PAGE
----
I have been hibernating a bit, taking it slower, and scrapping all of the to-do lists over the past month or so. I’m sleeping in later in the mornings, spending more time reading, and less time on projects and progress. Typically I might fight this slowing-down, this softening; it might stress me out, thinking that I’m being lazy, that things aren’t moving forward or getting done. I don’t know what’s changed, exactly. I don’t know how or where I might have changed. But it feels natural for the season…which, I know…that’s a big duh. It takes me a while to get on board with things that other people seem to just intuitively know and understand.

I’m watching the leaves from the crepe myrtle tree wither and fall to the ground just outside my office window. A slow, descent, carried by the breeze. It reaches the ground, eventually. The startlingly white ibis appear like magic to dine in our yard every morning, their long bills unhurriedly poking through the grass to find bugs for breakfast. A large crow landed on our barren pumpkin bed the other day and had a leisurely conversation with an even larger crow perched on the lip of a soggy whiskey barrel filled with fragrant lemon balm and hyssop. They’re all taking their time. Me too, friends. Me too.

Giving myself a break, coupled with a few weeks’ worth of work-related and family-related travel, my little blog here has slowed down, too. I can’t remember the last time I’ve gone so long without at least a tiny update, even something silly or just a pretty thing to look at! I didn’t take a single photo while I was away, and I barely checked my social media (which I’m sure my iPhone will be delighted to report in my weekly usage update! It’s an awfully smug thing, and I resent it, sometimes.)

Saffron tassels, Honeycrisp apples, chrysanthemum dazzles: I have so far knit four different versions of this Stoker shawl, above. This one I am keeping for myself. I created the tassels for it two weeks ago and still haven’t attached them. I am supremely unbothered. It’ll happen eventually. The fiery flowers are from my garden, but they were originally a grocery store impulse buy last year! After they had set out for about two weeks and I decided that their time was up, Yvan suggested that we plant them instead of throwing them away or composting them or whatever. They languished for nine months and then as soon as the weather got cooler, they perked up and thrived! Thanks, $9.99 chrysanthemums, for reminding me to do things in my own time as well. Such as getting through this book, The Scent of Lemons and Rosemary: Working Domestic Magick With Hestia, which I started in June, and I am still only two chapters into!

Since we are on the topic of scents and such, here are a few more perfumed thoughts from my ongoing effort to catalog and review every scent that I own. (This, too, is taking a while. But there is no hurry.)

At first sniff, Autumn Vibes from Maison Margiela is an intensely smoky, peppery amber. Somewhat briefly akin to the splendidly smoky amber crackling autumn bonfire of Sonoma Scent Studio’s Ambre Noir. But then, in the span of a split-split-split second, it transforms into a sour, sulky citrus. Ray Bradbury has a quote along the lines of how for some people, fall is the only season, the only weather, and there is no other choice beyond that. These “autumn people” are full of the dust of the grave, with the night wind in their blood, and a whole bunch of other spooky goth stuff about worms and toads and snakes and the frenzy of souls and sinners and the starlit abyss. Thank you for summing us up so beautifully, Ray! So. Imagine you’re a regular denizen of Mr. Bradbury’s Autumn People Cocktail Bar, and there’s a whole menu of delectable October libations to choose from. One day this tourist shows up, and when presented with the option between the house special smoked bourbon old-fashioned with a wedge of spiced pumpkin pie on the rim…and a screwdriver…this guy inexplicably orders the orange juice & vodka. This is the sad story and evolution of Autumn Vibes. Autumn People, be warned–you’ll want to get your creepy cozy, harvest-season, sweater-weather vibes elsewhere. This one’s for the (GASP) Summer People.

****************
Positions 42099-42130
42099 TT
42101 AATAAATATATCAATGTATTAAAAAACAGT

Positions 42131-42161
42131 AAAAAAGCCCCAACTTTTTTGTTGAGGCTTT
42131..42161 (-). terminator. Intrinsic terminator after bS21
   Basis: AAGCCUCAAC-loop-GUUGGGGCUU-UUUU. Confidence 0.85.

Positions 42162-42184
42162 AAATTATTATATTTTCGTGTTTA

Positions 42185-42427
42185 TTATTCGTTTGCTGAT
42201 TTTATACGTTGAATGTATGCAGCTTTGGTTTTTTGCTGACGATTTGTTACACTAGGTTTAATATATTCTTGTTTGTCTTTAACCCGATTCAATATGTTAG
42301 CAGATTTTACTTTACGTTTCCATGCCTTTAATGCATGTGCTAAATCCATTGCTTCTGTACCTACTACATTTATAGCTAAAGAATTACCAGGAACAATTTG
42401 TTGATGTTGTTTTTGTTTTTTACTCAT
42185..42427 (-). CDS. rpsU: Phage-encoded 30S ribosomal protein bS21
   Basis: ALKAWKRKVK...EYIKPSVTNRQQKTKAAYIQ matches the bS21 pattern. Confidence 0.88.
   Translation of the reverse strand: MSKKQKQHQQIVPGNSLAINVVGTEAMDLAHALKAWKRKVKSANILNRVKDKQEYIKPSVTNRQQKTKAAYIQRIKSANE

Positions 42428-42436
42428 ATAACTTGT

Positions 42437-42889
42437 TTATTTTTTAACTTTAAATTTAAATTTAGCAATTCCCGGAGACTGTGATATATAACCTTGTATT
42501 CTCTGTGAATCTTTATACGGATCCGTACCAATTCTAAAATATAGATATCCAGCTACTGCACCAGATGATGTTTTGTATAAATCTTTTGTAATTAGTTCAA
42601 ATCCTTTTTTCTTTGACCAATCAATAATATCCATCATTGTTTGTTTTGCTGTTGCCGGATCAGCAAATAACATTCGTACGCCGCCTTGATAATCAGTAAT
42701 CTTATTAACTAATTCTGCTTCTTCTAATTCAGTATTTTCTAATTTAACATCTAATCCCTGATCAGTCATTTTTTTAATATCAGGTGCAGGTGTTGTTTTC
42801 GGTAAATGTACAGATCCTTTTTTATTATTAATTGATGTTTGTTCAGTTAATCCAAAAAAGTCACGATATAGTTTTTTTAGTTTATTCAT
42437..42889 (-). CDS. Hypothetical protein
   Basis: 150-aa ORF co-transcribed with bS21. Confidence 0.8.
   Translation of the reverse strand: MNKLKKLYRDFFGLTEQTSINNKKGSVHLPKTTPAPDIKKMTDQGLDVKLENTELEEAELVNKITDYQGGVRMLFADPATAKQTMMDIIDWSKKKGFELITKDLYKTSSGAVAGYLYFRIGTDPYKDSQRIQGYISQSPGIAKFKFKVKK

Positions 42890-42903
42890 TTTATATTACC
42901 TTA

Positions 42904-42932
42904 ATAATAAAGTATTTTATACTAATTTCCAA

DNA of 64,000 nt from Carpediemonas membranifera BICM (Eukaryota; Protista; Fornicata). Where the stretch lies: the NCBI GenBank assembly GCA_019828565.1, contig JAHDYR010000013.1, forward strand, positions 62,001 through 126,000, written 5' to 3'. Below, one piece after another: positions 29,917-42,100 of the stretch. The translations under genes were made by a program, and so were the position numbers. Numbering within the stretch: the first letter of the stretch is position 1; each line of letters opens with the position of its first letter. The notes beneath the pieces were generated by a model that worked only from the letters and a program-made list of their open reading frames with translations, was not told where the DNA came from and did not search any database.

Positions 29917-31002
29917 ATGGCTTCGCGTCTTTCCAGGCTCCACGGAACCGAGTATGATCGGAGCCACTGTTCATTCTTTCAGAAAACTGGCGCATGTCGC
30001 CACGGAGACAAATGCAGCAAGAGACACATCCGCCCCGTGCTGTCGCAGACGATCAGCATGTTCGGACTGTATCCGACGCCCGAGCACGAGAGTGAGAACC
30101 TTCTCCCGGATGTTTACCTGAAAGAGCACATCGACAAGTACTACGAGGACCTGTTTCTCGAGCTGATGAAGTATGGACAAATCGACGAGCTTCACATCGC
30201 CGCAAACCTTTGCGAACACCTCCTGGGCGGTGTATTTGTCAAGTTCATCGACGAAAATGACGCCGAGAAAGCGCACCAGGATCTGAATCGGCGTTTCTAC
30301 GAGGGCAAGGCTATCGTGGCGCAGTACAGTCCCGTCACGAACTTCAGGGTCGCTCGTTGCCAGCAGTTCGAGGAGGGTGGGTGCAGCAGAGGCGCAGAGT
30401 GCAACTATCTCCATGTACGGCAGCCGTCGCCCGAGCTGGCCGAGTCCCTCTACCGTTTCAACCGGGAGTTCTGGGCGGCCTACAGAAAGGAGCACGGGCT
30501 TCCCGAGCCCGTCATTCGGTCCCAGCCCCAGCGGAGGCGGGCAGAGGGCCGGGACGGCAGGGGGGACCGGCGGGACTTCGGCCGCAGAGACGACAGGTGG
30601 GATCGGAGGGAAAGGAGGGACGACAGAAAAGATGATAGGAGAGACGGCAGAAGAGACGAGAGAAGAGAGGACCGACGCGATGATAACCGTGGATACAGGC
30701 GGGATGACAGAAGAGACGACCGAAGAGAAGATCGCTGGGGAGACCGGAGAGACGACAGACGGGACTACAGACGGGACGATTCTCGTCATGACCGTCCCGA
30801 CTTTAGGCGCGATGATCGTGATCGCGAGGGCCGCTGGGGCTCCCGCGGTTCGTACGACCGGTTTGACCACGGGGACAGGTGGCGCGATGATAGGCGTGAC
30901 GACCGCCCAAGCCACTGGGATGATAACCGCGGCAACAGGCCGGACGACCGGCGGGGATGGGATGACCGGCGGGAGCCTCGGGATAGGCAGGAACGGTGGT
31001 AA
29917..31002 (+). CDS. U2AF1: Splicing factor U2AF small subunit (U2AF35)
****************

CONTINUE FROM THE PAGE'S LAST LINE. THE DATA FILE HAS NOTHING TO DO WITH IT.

I first learned of Hanae Mori on a blog that I was pretty obsessed with, back in the early 2000s. This person wasn’t a perfume enthusiast or fashionista, or even a popular blogger as far as I could tell…she seemed to be a gentle quiet weirdo, like me. She had a goth Betty Page bob and she did something in tech and updated sporadically about her little Seattle apartment. I thought she was the coolest. When I began to really delve into fragrances a few years later, I recall her mentioning this one in passing, and so sought out a sample. I was disappointed at how ordinary it seemed. Twenty years later I quite disagree with past me! Hanae Mori is a really lovely woody vanilla and creamy musk with hints of dusty dried grass and the airy green tang of blackberry leaves. A lot of reviewers mention fruit, but I don’t get any of that at all.  If you like the comforting nostalgia whispers of Vanilla Fields or the bitter Miss Havisham melancholia of Fleur Cachee, I’d say this scent falls squarely in the middle, and friends, I am so obsessed.

Someone mentioned that I should try M from Mariah Carey because it smells like marshmallow incense, and though I love marshmallows and incense, I didn’t have high hopes because I think most celebrity fragrances are either boring or kind of awful. But how could I doubt the performer who sings what can only be spoken of as the most splendid and fabulous Christmas song of all time? Mariah’s version of All I Want For Christmas Is You is perfect and excellent and I am taking no questions on that point. This perfume is neither perfect, nor does it smell like marshmallows or incense (at least to my nose it doesn’t but I’m not saying that the commenter didn’t have their own experience.) BUT it’s still pretty decent! More than decent, even. And okay, maybe I was wrong. These are *cereal marshmallows* perfumed with lush, night-blooming flowers, sweetened with rich amber rock sugar, all gone soft and creamy in a bowl of milk. And then left on an altar to smolder lazily in a dish combined with dragon’s blood and pomegranate. Not a summoning. But an offering of thanks. She doesn’t want a lot for Christmas. Because she’s a giver. And she gave us the best holiday-themed song to ever exist in this world or any other. All hail Mariah, the vocal acrobatics of “All Want For Christmas Is You”, and to a lesser extent… this perfume which is actually pretty ok.